[FRANKFURT] The European Central Bank is about to lift the veil on how it pushed through unprecedented stimulus against the wishes of some of its members.
In a revamp of its communications, the ECB will on Thursday publish a summary of its monetary-policy meeting for the first time. The document should make interesting reading as it'll cover the Jan 22 deliberations behind the Frankfurt-based institution's controversial choice to start quantitative easing.
President Mario Draghi's strategy carries risks for a central bank that requires its policy makers to act on behalf of the entire currency bloc rather than just their own nations. While the summaries won't attribute views to named officials, they still threaten to harden the stances of Governing Council members from widely diverse economies.
"With the publication of accounts, people will have their dissent on the record," said Marco Valli, an economist at UniCredit SpA in Milan. "Disagreement is natural when you have 25 people sitting around a table trying to find a sensible monetary policy response to the current macro picture."
The accounts will be released at 1:30 pm in Frankfurt, and generally published four weeks after each monetary-policy meeting. Summaries of the two non-monetary policy meetings in each six-week cycle will not be issued, and the full minutes of all discussions will continue to be kept secret for 30 years.
Bringing the ECB more in line with the Federal Reserve, Bank of England and Bank of Japan has been long in the making. Mr Draghi said in October 2012 that officials were "collectively" considering whether to publish minutes of their meetings.
He said the key concern was how to balance transparency against the risk of a "re-nationalization of monetary policy." The ECB has avoided revealing the views of governors so that they don't come under political pressure from their home nations that could influence their decision-making.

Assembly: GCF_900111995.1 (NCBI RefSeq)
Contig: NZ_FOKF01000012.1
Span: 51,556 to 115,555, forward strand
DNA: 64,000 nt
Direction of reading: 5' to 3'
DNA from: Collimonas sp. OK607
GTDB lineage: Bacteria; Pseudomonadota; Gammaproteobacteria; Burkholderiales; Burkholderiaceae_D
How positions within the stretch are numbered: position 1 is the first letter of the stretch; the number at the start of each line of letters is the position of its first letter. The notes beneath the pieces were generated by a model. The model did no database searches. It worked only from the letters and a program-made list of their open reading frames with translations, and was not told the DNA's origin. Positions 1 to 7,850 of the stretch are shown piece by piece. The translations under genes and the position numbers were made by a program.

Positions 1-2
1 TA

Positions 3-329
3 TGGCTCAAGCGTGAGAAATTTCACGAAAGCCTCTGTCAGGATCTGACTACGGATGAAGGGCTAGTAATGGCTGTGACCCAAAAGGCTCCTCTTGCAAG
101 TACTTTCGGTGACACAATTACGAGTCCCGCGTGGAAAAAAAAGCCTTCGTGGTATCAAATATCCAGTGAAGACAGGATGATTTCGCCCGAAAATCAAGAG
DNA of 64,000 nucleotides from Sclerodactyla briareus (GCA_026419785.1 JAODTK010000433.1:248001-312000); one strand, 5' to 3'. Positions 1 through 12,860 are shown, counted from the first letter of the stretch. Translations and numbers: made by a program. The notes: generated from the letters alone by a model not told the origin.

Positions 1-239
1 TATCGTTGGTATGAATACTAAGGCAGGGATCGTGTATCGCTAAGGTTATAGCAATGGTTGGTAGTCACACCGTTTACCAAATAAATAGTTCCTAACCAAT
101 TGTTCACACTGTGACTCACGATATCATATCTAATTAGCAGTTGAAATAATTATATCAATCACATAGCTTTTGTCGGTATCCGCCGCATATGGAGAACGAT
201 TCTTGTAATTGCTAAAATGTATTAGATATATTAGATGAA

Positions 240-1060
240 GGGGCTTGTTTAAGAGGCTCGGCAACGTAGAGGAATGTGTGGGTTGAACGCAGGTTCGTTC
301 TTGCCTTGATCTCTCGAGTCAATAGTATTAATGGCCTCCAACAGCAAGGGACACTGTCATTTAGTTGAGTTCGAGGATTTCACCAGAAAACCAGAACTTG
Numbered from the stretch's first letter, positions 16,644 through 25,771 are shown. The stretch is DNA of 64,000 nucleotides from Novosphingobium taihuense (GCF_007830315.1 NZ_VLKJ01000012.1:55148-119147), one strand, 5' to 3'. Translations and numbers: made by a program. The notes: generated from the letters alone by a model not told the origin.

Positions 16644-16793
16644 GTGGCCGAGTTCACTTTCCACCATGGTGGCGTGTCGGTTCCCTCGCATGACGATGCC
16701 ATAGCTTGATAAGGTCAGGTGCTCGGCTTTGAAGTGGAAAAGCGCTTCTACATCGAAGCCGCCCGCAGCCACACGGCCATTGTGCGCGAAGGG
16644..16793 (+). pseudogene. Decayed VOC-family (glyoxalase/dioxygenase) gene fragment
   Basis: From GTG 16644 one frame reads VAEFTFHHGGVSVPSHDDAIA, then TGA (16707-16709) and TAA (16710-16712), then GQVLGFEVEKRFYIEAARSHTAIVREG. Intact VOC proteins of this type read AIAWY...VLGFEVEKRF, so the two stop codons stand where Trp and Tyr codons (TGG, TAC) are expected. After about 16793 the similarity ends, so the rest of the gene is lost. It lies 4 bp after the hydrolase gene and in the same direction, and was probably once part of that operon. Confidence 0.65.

The issue was finally settled in July, when the central bank said accounts would be published as of 2015. Over subsequent months, officials experimented with multiple formats, and Mr Draghi spelled out some of the factors they were considering at a press conference in November.
"One is the need to preserve independence for the members of the Governing Council," he said. "The second one is the need to preserve candor in the exchanges. The third, which is probably the most important, is to give information to the markets on how to better interpret our monetary-policy decisions."
By not naming governors, the central bank intends to keep safeguards against political pressure. Sections on the views of Executive Board members Peter Praet, the ECB's chief economist, and Benoit Coeure, who is responsible for its market operations, will be included.
What analysts may seek most is more insight into the reasoning of officials trying to agree on a unified policy for 19 economies. The task became harder in recent months as some nations slid toward deflation while others, notably Germany, posted stronger economic growth.
After supporting a series of interest-rate cuts that took borrowing costs to almost zero in 2014, German members of the Governing Council Jens Weidmann and Sabine Lautenschlaeger balked at asset purchases. They led opposition to large-scale bond-buying at the Jan 22 meeting, with some support from Klaas Knot of the Netherlands, Ewald Nowotny of Austria and Estonia's Ardo Hansson.
"Now that people know what they say is for the record, there might be some who are more careful on how they state their position, but others will also want to make their case more forcefully," said Thomas Harjes, senior European economist at Barclays Plc in Frankfurt. "More transparency is always welcome."
The summary is likely to use language that nods at the principle of collective action for the good of the euro area. Mr Draghi told reporters after the QE decision that "it's the first time that we'll have the accounts be published of this meeting, and so we have also worked out some qualifiers to indicate how the meeting proceeded." He said governors were "unanimous" in agreeing that QE is a valid policy tool, that a "large majority" wanted to start it right away, and that there was a "consensus" on risk- separation measures.
That's less explicit than at other major central banks. The Federal Open Market Committee, the BOE's Monetary Policy Committee and the BOJ all publish the votes of individual policy makers at meetings.
In the minutes of its February meeting published on Wednesday, the BOE said that while all officials voted in favor of maintaining the policy stance, two members saw the decision as "finely balanced." The FOMC and BOJ indicate the level of support for specific arguments in discussions with phrases such as "many" or "a few" participants. Minutes of the Jan 27-28 FOMC meeting published on Wednesday showed many officials were inclined to keep rates near zero "for a longer time" on account of the stronger dollar and sluggish housing market.
While the ECB's Governing Council can vote on policy proposals, it rarely does and opted not to do so on Jan. 22. Still, the summaries are bound to reflect that some arguments fail to carry the day.
"They'll try to have a broad consensus first," said Alexander Koch, an economist at Raiffeisen Schweiz in Zurich. "But in the end it's the majority that counts."